Income Choice for Earned Income Credit and Additional Child Tax Credit

The Earned Income Credit and Additional Child Tax Credit both have qualifications based upon the amount of earnings the taxpayer received in the tax year and the number of dependents the taxpayer is entitled to claim.  To qualify, you must have at least some amount of earned income, and that amount cannot exceed certain thresholds based upon your filing status and number of dependents.  A temporary change for the 2020 tax year allows taxpayers to choose whether they want to use their 2020 earned income figures or their 2019 earned income figures to claim these tax credits.

If you think you may be entitled to claim the Earned Income Credit and/or Additional Child Tax Credit, you should provide not only your 2020 income tax records, but also your 2019 income tax records, including a copy of your 2019 tax return, to your tax preparer.

Business Use of Home

Self-employed individuals have long used the home office deduction to deduct some of their home expenses on their income taxes.  In past years, certain employees could use the home office deduction so long as the use of their home met certain tests to establish it was for the convenience of their employer rather than for the convenience of the employee. This year, when many businesses were subjected to shut down orders and could only function if their employees set up home offices, a lot more employees were on track to meet this test than in past years. However, alas, changes to the Internal Revenue Code have eliminated the “convenience of the employer” test.  The rule now is that employees are not eligible to claim the home office deduction, period.  It may be possible for you to claim a home office deduction if you took advantage of the shutdown to start a small business, but keep in mind that is only if that small business is not deemed a hobby.

Hobby businesses

The mass shutdowns in 2020 gave a lot of taxpayers additional time that they could put towards hobbies.  In particular, the pandemic created a market for reusable fabric facemasks, and crafty entrepreneurs stepped up to their sewing machines to meet this need.  Others may have engaged in sales of other types of products in line with their hobbies, from woodworking to soapmaking. 

You are required to report the income you received from a hobby activity.  In years past, you could offset your hobby income by itemizing and deducting hobby losses up to the amount of the hobby income.  Beginning in 2018, the hobby loss deduction was eliminated, and losses from a hobby activity could only be used to offset income if the taxpayer could establish that it was a business rather than a mere hobby. 

In 2020, the stakes are higher than ever, with taxpayers having more incentive for their activities to be part of a small business, and the IRS has more incentive to argue that those are mere hobbies.  To make matters worse, if you get audited in future years and lose this argument, the IRS will assess penalties including an underpayment penalty and a substantial understatement penalty.  It would be nice if there could be a clear line between the two, but unfortunately, that is not the case.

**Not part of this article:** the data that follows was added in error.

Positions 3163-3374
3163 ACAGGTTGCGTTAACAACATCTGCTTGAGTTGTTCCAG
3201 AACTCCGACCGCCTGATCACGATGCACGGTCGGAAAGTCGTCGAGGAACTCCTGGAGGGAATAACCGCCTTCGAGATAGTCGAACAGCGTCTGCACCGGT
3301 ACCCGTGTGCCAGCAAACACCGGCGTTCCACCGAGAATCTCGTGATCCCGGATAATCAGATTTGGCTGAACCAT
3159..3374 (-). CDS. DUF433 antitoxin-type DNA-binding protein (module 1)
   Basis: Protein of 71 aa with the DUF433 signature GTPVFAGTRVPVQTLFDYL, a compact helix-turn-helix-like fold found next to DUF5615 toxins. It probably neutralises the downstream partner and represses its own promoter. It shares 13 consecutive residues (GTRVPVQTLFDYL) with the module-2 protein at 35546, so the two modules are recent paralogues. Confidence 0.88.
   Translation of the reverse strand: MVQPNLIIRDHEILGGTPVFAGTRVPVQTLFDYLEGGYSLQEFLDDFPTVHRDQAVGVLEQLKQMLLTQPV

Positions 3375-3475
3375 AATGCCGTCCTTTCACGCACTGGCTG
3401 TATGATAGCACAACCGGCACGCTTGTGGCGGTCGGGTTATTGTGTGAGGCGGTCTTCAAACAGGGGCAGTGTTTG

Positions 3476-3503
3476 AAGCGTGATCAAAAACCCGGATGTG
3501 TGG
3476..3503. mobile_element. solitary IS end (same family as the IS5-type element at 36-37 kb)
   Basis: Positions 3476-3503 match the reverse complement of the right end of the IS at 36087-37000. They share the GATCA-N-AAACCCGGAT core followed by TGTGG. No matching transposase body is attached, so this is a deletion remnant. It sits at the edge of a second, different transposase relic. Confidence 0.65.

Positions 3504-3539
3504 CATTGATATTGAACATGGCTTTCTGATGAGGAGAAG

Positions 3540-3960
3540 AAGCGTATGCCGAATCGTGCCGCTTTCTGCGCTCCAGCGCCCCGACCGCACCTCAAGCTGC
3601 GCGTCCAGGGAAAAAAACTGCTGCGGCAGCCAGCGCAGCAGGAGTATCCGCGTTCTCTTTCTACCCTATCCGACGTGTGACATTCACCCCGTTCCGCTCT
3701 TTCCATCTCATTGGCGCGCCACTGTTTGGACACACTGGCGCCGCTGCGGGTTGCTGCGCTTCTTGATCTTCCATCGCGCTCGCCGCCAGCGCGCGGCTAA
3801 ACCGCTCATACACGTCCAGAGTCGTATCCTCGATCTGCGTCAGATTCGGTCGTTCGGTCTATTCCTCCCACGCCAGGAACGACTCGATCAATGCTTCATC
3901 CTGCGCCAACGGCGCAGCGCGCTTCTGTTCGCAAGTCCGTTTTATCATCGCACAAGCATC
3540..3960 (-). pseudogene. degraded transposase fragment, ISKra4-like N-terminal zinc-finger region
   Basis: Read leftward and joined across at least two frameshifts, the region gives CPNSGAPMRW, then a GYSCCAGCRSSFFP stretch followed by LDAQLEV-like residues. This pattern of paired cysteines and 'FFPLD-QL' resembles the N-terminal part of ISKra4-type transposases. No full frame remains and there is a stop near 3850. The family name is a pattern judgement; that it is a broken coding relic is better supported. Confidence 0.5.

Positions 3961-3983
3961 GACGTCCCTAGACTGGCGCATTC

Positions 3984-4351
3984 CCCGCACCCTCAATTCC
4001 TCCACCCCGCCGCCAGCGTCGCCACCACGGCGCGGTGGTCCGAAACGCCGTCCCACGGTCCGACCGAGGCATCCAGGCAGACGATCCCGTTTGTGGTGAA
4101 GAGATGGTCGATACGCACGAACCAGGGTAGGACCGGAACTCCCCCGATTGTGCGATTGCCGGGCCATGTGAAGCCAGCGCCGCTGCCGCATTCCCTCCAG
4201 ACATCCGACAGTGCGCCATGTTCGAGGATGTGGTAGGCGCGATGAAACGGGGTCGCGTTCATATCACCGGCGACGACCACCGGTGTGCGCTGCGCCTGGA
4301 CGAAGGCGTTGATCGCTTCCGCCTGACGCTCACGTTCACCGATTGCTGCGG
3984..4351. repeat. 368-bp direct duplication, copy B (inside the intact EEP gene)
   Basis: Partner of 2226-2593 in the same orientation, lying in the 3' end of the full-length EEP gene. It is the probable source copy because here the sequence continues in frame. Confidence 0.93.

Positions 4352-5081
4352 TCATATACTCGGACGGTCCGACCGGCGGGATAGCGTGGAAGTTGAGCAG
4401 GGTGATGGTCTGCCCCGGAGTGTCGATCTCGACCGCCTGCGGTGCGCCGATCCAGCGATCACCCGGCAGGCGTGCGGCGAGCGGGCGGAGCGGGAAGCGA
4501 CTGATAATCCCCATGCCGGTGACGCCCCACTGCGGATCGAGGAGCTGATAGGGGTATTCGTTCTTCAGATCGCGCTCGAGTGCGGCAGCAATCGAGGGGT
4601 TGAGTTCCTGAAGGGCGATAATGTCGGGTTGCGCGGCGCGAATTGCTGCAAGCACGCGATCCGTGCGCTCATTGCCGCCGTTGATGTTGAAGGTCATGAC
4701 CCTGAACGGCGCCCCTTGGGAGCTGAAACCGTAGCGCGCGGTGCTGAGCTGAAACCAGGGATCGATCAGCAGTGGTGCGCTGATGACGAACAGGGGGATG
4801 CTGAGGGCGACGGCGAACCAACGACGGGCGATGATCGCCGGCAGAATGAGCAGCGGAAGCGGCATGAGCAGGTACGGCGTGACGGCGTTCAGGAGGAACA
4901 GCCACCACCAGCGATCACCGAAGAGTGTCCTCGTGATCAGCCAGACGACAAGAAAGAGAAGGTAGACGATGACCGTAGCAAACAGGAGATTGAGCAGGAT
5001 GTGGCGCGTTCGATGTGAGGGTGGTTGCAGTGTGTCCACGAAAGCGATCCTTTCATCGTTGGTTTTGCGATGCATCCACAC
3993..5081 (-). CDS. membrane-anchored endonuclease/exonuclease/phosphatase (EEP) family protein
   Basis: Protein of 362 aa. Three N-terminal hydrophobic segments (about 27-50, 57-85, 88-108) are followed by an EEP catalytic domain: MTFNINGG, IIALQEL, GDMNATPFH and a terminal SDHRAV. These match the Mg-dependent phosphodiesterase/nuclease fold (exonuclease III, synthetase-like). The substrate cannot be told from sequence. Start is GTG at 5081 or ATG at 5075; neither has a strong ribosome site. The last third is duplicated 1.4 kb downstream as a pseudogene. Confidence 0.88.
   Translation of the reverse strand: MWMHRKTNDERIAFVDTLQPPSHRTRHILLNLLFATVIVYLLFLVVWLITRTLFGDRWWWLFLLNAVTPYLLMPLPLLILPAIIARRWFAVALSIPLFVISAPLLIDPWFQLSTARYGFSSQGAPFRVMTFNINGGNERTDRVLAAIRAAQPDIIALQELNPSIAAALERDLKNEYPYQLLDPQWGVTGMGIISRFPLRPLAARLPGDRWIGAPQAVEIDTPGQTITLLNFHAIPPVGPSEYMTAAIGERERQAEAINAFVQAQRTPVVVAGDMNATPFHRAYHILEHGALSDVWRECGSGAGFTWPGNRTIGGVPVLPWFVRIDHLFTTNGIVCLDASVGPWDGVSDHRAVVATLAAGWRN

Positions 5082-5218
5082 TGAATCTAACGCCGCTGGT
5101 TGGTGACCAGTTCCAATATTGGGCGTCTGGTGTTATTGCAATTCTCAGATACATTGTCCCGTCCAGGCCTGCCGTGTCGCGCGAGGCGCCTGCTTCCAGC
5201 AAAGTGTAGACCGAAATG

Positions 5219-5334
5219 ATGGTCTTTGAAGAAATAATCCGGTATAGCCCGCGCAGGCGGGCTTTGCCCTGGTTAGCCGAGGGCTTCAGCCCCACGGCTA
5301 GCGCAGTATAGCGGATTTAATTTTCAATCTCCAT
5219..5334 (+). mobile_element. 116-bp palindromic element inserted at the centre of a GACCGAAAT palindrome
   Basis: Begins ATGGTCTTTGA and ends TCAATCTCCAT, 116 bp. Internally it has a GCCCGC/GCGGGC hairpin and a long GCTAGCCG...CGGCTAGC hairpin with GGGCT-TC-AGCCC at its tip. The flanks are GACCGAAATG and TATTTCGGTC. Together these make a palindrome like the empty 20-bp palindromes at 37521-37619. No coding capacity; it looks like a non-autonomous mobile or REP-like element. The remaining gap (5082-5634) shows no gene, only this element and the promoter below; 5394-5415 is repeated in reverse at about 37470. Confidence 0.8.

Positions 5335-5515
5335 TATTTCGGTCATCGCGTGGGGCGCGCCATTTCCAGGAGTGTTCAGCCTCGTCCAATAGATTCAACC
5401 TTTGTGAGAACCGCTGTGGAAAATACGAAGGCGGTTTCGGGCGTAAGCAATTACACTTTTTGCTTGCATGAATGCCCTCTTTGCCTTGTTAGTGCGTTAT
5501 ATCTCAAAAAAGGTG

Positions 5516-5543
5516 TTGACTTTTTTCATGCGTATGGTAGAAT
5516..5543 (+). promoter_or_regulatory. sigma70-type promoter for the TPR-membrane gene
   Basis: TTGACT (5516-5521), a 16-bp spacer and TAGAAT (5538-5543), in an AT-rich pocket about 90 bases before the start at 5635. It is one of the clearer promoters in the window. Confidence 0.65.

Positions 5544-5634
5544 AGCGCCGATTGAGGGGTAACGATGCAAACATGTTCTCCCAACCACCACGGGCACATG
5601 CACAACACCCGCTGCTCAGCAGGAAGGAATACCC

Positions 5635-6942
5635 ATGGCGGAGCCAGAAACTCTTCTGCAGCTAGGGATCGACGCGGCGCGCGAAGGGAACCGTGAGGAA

In making the distinction between a hobby or a business, the IRS considers 9 factors.  Those are:

  1. Whether you carry on the activity in a businesslike manner and maintain complete and accurate books and records.
  2. Whether you have personal motives in carrying on the activity.
  3. Whether the time and effort you put into the activity indicate you intend to make it profitable.
  4. Whether you depend on income from the activity for your livelihood.
  5. Whether your losses are due to circumstances beyond your control (or are normal in the startup phase of your type of business).
  6. Whether you or your advisors have the knowledge needed to carry on the activity as a successful business.
  7. Whether you were successful in making a profit in similar activities in the past.
  8. Whether the activity makes a profit in some years and how much profit it makes.
  9. Whether you can expect to make a future profit from the appreciation of the assets used in the activity.

Come to your meeting with us prepared to discuss details of exactly how you carried on your business or hobby activity and what record keeping you did.  We can help you determine whether you will be able to deduct business losses, or if you will be limited to reporting income only for a hobby.  We can also help advise as to changes you may be able to make so a hobby can become a business in the future. 

Even if your hobby business was a hobby, keep in mind that donated products are still deductible as charitable contributions.  We should have records of any items you made and donated, including receipts for the materials and letters acknowledging the donations.

Call our office at 717-657-7770 to schedule a free consultation with one of our tax attorneys for tax preparation or your other legal needs.  Scaringi Law provides tax preparation services at competitive rates, and we can also advise you on other legal matters, as your full-service law firm.